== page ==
The radiological activity also remained low in both groups of patients with MS receiving the two natalizumab regimens throughout the follow-up period (SID, 0.050 [SD, 0.03]; EID, 0.040 [SD, 0.03]; p= 0.67). Specifically, it ranged from 0 to 0.076 and 0 to 0.081 in the SID and EID groups, respectively (Figure 1C). Analysis of ARR and radiological activity showed some discrepancies, and ARR did not always correlate well with radiological activity (for example, in year 1 of the EID regimen, radiological activity was relatively high whereas ARR remained very low). Of note, ARR represented clinical relapses alone and not radiological activity (Figures 1B, C). Concerning disability progression, no significant variations in EDSS scores were observed during the follow-up period (Pre-Natalizumab: median, 2; [interquartile range (IQ), 1–3.5]; Natalizumab-SID: median, 2; IQ, 1–3.5; Natalizumab-EID: median, 2; IQ, 1.5–3.5; p=0.46) (Figure 1D).

The beneficial effect of natalizumab-EID in maintaining functional status was confirmed by the Kaplan-Meier analysis. As shown in Figure 2A, the proportion of patients maintaining NEDA-3 status was 94%, 73%, and 70% after 24, 48, and 72 months of therapy with EID regimen, respectively. At month 72 of the EID regimen, 83% of patients showed no disability progression and 86% showed no clinical relapses (Figure 2A). In addition, after 84 months of treatment with EID regimen, more than 85% of patients maintained an EDSS score < 6 (Figure 2B).


Figure 2 Preservation of the no evidence of disease activity (NEDA-3) status and Expanded Disability Status Scale (EDSS) score < 6 in patients treated with natalizumab in extended interval dosing (EID). (A) Kaplan-Meyer plots representing the proportion of patients i) maintaining the NEDA-3 status (orange), ii) showing no worsening of the EDSS score (light blue), iii) showing no evidence of clinical relapse (purple), and iv) showing no evidence of radiological activity while on an EID of natalizumab (dark blue). (B) Kaplan-Meyer plot of the proportion of patients maintaining an EDSS score < 6 while on an EID of natalizumab.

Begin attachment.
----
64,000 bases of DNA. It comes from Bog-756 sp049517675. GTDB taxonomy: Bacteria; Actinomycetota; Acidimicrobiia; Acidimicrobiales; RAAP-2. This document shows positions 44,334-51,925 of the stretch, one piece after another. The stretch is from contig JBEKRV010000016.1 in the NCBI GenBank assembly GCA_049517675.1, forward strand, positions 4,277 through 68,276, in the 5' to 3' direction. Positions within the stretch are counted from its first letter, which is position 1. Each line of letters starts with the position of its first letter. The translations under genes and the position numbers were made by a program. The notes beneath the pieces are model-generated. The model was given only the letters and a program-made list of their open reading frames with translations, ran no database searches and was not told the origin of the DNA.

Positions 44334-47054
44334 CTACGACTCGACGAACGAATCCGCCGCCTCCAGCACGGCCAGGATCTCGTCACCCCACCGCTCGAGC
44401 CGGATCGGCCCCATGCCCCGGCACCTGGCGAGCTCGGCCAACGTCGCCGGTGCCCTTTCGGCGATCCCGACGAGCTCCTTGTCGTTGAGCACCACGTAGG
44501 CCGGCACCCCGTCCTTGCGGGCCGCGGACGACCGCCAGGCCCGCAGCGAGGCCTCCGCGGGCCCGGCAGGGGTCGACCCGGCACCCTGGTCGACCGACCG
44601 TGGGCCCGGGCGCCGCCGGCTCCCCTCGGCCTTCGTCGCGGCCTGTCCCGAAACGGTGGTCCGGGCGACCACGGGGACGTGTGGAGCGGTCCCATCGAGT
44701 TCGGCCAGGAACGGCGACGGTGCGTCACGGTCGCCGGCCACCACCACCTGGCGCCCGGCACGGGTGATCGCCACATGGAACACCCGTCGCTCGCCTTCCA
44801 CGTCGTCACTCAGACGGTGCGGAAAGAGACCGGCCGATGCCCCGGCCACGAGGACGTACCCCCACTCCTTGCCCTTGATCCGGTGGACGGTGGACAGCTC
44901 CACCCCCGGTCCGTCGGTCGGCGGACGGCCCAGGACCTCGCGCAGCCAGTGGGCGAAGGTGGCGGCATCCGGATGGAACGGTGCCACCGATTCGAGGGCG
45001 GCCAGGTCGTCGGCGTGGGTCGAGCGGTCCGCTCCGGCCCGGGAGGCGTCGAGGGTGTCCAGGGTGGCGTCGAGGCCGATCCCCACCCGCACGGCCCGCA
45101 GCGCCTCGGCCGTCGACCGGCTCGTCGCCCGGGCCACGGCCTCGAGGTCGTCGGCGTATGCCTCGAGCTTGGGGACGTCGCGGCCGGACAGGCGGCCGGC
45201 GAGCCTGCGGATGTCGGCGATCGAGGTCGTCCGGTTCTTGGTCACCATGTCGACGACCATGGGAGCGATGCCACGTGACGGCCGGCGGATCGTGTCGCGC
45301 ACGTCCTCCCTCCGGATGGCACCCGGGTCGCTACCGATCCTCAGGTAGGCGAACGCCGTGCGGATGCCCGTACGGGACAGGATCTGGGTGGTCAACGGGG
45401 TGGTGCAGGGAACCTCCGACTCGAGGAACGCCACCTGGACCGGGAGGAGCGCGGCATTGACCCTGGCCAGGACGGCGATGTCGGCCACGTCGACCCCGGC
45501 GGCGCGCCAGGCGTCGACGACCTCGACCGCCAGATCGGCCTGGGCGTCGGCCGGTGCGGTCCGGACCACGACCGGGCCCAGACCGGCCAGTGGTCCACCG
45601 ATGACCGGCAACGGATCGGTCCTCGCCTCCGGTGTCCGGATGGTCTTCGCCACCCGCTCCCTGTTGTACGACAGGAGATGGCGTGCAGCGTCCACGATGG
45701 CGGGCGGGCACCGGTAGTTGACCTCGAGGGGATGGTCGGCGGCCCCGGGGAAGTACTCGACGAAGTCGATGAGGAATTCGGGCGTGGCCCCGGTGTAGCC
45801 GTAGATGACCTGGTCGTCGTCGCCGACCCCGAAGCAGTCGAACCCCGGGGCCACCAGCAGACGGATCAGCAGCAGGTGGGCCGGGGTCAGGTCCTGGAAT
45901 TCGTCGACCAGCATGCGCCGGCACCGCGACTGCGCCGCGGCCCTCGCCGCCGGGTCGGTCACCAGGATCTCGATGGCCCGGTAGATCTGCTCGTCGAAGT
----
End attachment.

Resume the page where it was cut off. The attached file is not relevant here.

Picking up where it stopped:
Natalizumab-EID in Switchers and Naïve Patients

In a complementary analysis, patients were divided into two groups depending on whether they had been treated with other DMTs prior to natalizumab-SID (“switchers”) or not (“naïve”). The cohort included 26 switchers and 13 naïve patients. No sex differences were evidenced between groups (switchers: female, 22; males 4; naïve: female, 12; male, 1; p=0.45). Of note, switcher patients were slightly older than naïve patients (mean age, 41 vs. 34 years; p=0.05), and exhibited a more advanced disease status (mean EDSS score, 2.75 vs. 1.50; p=0.006). No significant differences were observed in the mean duration of treatment with the SID regimen (switchers vs. naïve: 39 vs. 38 months; p=0.11) and EID regimen (switchers vs. naïve: 76 vs. 78 months; p=0.24) between groups. Primary patient data are summarized in (Table 2). Among switchers, ARR significantly decreased after initiating SID of natalizumab (from 0.42 [SD, 0.53] to 0.026 [SD, 0.07]; p=0.0008) and remained at the same level when these patients were treated with the EID regimen (p > 0.99) (Figure 3A). In naïve patients, the ARR remained low with both SID (0.038 [SD 0.13]) and EID (0.010 [SD 0.03]) regimens, without significant differences between the two periods (p > 0.99) (Figure 3A). In concern to radiological activity, no significant differences were found after extending natalizumab administration from SID to EID in both switchers and naïve patients (switchers: 0.05 [0.04] vs 0.04 [0.04] p=0.94; naïve patients: 0.06 [0.05] vs 0.03 [0.04]; p = 0.20).